Corneal Transplant: rejection and other risks

Corneal transplant rejection

Major risks after corneal transplant are related to rejection. There is always a risk of rejection after corneal transplant: it is usually higher right after surgery and lowers over time.

Symptoms of rejection can be as light as a simple redness of the eye: even this should never be underestimated in patients that have undergone corneal transplant, especially if such symptoms persist for a few days. In these cases the best thing to do is to consult an ophthalmologist. Other symptoms could be photophobia (intolerance to visual perception of light) or vision obfuscation.

Rejection treatment have to start as soon as possible in order to have more chances of success; it is usually based on cortisone eye drops. After surgery, it is important to avoid any eye trauma, at least for the first months.

Surgery lasts about 60-90 minutes: patients leave the operating room with bandages that are removed the following day. Post-op duration after this surgery may vary depending on the kind of transplant (traditional, lamellar or artificial like the Boston Keratoprosthesis). In case of traditional corneal transplant, post-op lasts a few months.

In case of anterior lamellar corneal tranplant (DALK), post-op lasts for a few weeks; same goes for the endothelial corneal transplant (DSAEK). The Boston Keratoprosthesis post-op takes up only a few days.

What are the risks for corneal transplant?

Major risks for this tranplant belong to two categories: the ones that may occur during surgery and the ones that may occur after.

Intraoperative risks can be pretty serious in case of traditional corneal transplant, where the whole cornea is subtituted: the eye remains open with no protection during the process.

In this very phase, it may occur a serious complication called expulsive hemorrhage; anyway it is a rare complication that may happen in case of a full-depth corneal transplant. There is no report of this complication in case of lamellar corneal transplant.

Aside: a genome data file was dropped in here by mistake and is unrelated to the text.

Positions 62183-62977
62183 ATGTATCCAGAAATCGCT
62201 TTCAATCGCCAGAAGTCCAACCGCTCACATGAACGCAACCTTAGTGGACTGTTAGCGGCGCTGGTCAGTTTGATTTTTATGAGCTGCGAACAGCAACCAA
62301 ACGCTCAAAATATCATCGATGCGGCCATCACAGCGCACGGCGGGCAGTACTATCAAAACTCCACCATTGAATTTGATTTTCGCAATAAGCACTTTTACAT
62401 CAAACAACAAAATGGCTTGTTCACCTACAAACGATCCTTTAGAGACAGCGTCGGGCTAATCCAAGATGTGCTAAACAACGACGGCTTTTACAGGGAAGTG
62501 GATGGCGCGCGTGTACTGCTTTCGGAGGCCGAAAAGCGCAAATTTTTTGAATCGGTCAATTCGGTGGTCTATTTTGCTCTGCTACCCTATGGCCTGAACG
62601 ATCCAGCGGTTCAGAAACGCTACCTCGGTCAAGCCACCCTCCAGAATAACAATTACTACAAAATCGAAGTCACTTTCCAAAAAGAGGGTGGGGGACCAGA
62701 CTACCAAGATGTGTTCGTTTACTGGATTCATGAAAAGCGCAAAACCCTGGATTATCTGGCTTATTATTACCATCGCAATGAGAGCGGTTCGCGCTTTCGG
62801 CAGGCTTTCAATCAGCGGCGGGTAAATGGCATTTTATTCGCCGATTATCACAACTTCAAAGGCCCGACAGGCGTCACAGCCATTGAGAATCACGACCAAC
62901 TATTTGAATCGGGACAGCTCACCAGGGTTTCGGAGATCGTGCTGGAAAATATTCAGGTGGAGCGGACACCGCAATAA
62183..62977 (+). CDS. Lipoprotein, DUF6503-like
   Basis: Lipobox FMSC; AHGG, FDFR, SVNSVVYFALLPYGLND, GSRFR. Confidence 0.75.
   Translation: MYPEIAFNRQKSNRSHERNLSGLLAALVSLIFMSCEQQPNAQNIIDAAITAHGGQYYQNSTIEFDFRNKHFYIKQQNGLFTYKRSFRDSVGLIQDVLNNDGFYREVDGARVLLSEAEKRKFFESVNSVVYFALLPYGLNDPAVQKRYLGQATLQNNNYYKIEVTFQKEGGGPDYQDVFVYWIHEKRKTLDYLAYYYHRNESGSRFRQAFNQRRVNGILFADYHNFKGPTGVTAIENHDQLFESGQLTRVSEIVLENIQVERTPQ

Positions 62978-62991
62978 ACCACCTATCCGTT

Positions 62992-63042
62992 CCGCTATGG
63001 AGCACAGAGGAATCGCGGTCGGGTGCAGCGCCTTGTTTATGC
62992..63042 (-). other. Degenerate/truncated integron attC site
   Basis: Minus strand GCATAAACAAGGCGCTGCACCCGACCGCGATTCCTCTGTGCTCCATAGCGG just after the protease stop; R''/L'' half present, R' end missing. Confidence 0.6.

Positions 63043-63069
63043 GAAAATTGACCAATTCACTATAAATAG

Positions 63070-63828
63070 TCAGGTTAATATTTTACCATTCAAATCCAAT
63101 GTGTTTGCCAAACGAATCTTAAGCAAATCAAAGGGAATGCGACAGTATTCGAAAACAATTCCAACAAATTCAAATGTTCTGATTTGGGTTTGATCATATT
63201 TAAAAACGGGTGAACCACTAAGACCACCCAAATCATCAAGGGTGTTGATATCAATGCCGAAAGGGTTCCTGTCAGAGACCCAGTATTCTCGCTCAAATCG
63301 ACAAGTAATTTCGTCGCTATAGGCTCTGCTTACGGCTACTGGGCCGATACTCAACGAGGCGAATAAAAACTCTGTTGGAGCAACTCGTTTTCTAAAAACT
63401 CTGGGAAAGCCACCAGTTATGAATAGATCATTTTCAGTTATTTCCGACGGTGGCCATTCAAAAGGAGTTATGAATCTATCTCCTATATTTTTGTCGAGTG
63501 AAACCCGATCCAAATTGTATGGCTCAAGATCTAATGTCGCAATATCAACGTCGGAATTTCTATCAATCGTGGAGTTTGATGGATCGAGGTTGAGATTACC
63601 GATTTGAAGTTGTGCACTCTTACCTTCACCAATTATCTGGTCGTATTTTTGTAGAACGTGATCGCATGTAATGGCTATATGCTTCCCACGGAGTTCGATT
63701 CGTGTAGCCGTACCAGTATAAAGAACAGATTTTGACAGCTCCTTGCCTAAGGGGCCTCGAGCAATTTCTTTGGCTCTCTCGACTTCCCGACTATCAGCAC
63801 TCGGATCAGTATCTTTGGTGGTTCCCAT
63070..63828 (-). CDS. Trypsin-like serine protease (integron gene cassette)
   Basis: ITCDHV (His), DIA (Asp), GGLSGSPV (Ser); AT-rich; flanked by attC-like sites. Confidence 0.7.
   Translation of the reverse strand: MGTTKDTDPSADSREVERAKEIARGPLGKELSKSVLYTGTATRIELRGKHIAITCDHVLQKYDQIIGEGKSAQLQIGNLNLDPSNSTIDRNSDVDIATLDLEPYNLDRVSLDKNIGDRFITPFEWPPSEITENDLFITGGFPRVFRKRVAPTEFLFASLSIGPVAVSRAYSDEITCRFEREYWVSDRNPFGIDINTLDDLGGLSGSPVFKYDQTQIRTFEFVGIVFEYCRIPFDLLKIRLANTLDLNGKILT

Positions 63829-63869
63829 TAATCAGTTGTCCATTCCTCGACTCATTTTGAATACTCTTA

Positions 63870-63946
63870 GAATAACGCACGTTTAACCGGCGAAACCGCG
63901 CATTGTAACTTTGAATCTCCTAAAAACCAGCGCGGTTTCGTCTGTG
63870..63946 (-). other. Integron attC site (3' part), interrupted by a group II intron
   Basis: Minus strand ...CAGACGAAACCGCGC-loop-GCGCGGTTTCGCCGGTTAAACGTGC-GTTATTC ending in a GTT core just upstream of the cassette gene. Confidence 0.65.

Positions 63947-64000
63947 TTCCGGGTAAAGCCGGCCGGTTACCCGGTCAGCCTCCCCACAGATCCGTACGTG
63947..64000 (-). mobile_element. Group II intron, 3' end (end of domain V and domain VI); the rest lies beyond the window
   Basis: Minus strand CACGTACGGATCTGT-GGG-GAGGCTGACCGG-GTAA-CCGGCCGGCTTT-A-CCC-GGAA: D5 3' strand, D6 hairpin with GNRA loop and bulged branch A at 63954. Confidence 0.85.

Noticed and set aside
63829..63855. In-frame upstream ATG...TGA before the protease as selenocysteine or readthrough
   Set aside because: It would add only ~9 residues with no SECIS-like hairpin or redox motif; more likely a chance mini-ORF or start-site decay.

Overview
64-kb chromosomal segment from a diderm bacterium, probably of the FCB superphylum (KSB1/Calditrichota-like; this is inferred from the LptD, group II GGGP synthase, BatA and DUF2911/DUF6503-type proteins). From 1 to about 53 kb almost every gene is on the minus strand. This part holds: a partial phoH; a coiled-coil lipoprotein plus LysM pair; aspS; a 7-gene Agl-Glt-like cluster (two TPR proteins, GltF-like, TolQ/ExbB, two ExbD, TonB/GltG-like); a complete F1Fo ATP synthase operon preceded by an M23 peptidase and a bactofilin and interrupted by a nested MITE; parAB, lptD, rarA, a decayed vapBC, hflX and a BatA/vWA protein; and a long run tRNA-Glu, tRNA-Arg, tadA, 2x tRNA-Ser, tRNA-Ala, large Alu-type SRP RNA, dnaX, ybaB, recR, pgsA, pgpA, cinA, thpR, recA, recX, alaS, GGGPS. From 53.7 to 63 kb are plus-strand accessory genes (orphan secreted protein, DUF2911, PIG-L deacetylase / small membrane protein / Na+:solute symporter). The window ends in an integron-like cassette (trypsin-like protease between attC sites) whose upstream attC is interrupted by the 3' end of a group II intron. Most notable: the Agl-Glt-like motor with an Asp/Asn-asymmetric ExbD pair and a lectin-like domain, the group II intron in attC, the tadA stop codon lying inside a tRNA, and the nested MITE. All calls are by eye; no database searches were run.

Risks after corneal transplant surgery are mainly related to rejection. There is always a risk of rejection in case of corneal transplant but it is important to remember that this kind of transplant holds the higher success rate of every other organ transplant.

With lamellar transplant like DALK (in depth anterior lamellar keratoplastic) or DSAEK (endothelial corneal transplant), there is a lower risk of rejection because the portion of transplanted cornea is smaller.
Rejection treatment is based upon cortisone eye drops that may result in collateral effects such as cataract or glaucoma; with lamellar trasplant, rejection treatment is quicker.

Piero Banna, Catania

Votazione: Eccellente
I underwent DMEK (an endothelian cornel transplant) in my right eye over a year ago. The corneal transplant was performed by Dr. Badalà.
My vision was very bad, 20/200 in the affected eye and it was bothering the visio... Keep on reading this reviewn I had with my better eye, making it very difficult to use the two eyes together, specifically when driving.
I trust Dr. Badalà because of US training and said: “I’m at the last shore, even if the surgery doesn’t go well, this eye is only giving me problems”
All eye examination before and after the operation were performed in the excellent Eye center located in Catania.
The corneal transplant with the very new technique DMEK (Descemet Membrane Endothelial Keratoplasty) was carried out in Milan in a private hospital, accredited with the National Healthcare,with state of the art equipment and was totally free of charge for me.
The surgery was under general anesthesia without complications. The only real problem, which was extensively explained by Dr. Badalà, is that I had to stay flat in bed for the first day with my head facing the ceiling. This is because the new endothelial cells transplanted are kept in place by a small air bubble. I was allowed to move every half an hour and from the next day I was allowed to go back to a normal life.
The time in the hospital - one night - was fast and warmed up by a very kind nursing team and frequent encounters with the doctor, who was always answering my questions, showing confidence and humanity.
No patching and fast progressive visual rehabilitation surprised me. Two months post-op. visual acuity was 20/40, similar to my better eye. Six months after visual acuity is 20/25 much better and clear than my “older” good eye.
When I went to buy a new pair of glasses my German optician, well-known in Catania, said: “I can’t believe it, it’s a miracle! Who’s the eye surgeon that made this new eye? Tell him he made a good job!”
I’m convinced that corneal transplant surgery is complex and requires high technology and a lot of experience, when a surgery like this seems simple and routinary, that means that the eye surgeon is really good.
Thank you Doctor Badalà, I’m starting to think seriously about getting a corneal transplant in the other eye.